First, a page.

A good set of power of attorney documents is key to any estate plan. It allows whoever you’ve appointed to act on your behalf when you’re unable to do so. However, clients are sometimes hesitant to sign a power of attorney because they’re afraid they’re giving away too much control over their assets or worry that whoever they’ve appointed may abuse that power. We always explain that whoever you appoint as your power of attorney is acting on your behalf, and cannot act against your wishes. A power of attorney has a fiduciary duty to act in your best interest and at your direction.
A recent case from Texas emphasizes these points. In Natho v. Texas, a lady named her grandson-in-law as her power of attorney. He decided to transfer several of her assets into his name, and when she requested that he transfer them back, he liquidated the assets and kept the proceeds. The Court found him guilty of misapplication of an elderly person’s fiduciary property and sentenced him to twenty-five years in prison.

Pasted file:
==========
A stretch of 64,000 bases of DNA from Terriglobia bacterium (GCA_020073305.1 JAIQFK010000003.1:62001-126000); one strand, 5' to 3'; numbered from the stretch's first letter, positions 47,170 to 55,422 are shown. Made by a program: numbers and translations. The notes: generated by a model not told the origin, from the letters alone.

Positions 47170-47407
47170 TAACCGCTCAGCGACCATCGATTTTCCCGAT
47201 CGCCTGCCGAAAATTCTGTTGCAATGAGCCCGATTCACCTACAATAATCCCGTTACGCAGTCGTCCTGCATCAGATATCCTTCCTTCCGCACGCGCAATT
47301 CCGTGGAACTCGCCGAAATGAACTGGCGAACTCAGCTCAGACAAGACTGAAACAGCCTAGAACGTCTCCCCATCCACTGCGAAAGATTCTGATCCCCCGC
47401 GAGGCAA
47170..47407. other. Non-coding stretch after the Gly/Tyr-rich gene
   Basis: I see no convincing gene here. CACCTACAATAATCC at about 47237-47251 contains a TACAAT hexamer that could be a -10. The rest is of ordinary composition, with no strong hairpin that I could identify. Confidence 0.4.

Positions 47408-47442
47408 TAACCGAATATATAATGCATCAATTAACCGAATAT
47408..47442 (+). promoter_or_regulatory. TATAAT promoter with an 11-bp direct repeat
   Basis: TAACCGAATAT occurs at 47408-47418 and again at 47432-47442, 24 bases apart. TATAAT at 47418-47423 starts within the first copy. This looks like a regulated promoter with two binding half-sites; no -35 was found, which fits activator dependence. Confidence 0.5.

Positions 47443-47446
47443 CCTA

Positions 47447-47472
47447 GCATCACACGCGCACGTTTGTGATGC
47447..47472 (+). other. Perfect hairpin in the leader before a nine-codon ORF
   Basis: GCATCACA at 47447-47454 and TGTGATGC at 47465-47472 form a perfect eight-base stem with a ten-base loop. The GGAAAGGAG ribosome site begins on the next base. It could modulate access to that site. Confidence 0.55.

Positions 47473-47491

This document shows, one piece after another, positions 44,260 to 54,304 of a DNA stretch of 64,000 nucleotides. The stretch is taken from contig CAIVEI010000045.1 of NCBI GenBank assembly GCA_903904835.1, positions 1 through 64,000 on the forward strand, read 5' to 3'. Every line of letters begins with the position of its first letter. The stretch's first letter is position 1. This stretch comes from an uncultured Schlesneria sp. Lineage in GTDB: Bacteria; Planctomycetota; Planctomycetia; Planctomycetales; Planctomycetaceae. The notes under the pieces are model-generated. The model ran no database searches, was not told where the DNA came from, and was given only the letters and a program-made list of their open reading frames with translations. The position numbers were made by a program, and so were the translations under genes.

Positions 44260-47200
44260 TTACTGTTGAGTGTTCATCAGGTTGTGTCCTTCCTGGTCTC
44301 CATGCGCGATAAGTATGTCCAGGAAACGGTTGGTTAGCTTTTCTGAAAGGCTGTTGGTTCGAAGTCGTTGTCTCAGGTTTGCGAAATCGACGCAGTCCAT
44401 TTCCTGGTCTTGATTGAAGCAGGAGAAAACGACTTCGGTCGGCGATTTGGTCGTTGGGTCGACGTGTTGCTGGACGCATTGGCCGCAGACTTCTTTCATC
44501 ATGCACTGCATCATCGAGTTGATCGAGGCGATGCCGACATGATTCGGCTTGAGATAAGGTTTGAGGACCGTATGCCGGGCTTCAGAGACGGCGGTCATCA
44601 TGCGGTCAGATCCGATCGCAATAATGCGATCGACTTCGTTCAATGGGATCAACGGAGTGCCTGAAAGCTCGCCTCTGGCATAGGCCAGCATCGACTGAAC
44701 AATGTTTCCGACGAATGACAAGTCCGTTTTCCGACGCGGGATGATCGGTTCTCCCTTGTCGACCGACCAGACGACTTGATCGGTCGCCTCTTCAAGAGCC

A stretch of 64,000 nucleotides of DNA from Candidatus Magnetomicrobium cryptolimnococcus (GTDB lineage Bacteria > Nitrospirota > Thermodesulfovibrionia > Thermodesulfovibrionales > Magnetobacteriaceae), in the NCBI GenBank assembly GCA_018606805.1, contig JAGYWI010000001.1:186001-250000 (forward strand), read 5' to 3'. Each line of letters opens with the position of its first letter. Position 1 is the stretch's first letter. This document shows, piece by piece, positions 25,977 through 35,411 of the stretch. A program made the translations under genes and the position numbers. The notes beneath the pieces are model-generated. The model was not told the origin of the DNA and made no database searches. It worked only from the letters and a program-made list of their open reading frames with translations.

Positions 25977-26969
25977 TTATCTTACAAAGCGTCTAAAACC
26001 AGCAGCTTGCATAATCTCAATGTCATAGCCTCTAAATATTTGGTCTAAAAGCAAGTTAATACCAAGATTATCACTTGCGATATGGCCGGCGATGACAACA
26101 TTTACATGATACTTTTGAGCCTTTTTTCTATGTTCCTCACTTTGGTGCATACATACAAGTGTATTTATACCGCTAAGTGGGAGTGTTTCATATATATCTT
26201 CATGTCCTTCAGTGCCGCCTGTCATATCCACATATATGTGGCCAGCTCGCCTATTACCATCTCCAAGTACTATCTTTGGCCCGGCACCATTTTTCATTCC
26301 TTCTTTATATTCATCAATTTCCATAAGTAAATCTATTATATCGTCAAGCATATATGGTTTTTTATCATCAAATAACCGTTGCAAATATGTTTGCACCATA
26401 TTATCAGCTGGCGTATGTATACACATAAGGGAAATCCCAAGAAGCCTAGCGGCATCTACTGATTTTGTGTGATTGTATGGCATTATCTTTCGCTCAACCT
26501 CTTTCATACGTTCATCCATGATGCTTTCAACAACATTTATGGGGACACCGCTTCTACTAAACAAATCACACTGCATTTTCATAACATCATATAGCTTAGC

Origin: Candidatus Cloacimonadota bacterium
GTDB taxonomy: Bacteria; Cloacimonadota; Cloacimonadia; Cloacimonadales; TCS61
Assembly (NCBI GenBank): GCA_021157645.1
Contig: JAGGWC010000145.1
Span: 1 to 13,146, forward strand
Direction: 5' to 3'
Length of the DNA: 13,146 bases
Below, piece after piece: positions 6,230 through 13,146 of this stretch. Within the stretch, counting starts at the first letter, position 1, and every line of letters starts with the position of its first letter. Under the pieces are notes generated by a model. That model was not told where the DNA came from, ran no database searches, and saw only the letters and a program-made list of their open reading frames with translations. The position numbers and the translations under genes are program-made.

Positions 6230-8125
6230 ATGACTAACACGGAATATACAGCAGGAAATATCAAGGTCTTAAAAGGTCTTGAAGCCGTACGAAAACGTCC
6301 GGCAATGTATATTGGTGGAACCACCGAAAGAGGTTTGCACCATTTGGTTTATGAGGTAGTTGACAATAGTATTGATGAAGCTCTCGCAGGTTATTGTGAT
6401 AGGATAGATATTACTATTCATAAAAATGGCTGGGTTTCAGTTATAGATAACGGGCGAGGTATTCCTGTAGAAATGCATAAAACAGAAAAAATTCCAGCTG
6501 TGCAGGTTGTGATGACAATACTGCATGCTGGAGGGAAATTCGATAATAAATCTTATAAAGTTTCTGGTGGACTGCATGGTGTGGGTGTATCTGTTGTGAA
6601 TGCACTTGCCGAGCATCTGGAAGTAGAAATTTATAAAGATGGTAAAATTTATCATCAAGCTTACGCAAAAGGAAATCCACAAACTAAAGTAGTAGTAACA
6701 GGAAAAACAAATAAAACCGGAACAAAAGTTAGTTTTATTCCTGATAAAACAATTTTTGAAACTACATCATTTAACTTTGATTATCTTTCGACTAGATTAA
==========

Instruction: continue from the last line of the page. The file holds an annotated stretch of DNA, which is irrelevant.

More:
There are real consequences on the rare occasion that a power of attorney acts against your wishes. The benefit of having someone named to help you in case you need it far outweighs the potential danger that the person acts improperly.